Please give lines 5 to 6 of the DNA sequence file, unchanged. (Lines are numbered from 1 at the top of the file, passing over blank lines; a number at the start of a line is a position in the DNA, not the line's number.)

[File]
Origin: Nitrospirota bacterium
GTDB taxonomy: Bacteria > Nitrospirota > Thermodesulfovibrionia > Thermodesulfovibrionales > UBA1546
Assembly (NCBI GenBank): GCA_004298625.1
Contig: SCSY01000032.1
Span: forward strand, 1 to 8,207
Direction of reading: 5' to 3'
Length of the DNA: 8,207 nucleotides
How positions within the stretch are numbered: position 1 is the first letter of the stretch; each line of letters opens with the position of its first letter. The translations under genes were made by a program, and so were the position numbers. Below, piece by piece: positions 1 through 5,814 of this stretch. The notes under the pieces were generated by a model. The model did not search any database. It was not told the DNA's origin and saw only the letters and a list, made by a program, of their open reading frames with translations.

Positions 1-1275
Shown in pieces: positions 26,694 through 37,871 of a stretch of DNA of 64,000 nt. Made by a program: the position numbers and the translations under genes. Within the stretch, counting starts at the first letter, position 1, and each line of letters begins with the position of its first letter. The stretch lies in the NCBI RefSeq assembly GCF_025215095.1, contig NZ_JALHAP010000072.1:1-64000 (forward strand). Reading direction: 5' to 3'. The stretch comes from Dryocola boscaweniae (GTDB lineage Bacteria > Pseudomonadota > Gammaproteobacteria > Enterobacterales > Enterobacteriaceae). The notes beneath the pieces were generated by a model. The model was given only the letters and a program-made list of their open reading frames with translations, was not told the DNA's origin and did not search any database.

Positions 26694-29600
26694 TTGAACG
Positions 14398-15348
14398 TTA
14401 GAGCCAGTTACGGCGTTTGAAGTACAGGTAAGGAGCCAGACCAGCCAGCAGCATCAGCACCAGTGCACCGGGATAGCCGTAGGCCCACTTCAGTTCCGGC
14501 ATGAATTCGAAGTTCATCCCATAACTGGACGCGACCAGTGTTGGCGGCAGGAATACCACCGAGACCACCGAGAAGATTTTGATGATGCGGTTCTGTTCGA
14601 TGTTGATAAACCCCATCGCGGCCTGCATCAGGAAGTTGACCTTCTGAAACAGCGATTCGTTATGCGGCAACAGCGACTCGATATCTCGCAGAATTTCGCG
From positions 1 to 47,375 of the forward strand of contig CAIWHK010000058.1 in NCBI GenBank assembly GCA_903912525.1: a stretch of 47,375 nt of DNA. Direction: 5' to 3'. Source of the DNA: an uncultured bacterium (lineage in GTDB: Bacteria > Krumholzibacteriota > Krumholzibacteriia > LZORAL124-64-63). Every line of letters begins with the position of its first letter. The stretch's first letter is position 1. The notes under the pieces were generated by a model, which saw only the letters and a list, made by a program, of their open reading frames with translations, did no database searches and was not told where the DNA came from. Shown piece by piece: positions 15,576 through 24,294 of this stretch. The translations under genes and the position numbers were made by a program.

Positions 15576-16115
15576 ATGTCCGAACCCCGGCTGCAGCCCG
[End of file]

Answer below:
Span: forward strand, 1 to 8,207
Direction of reading: 5' to 3'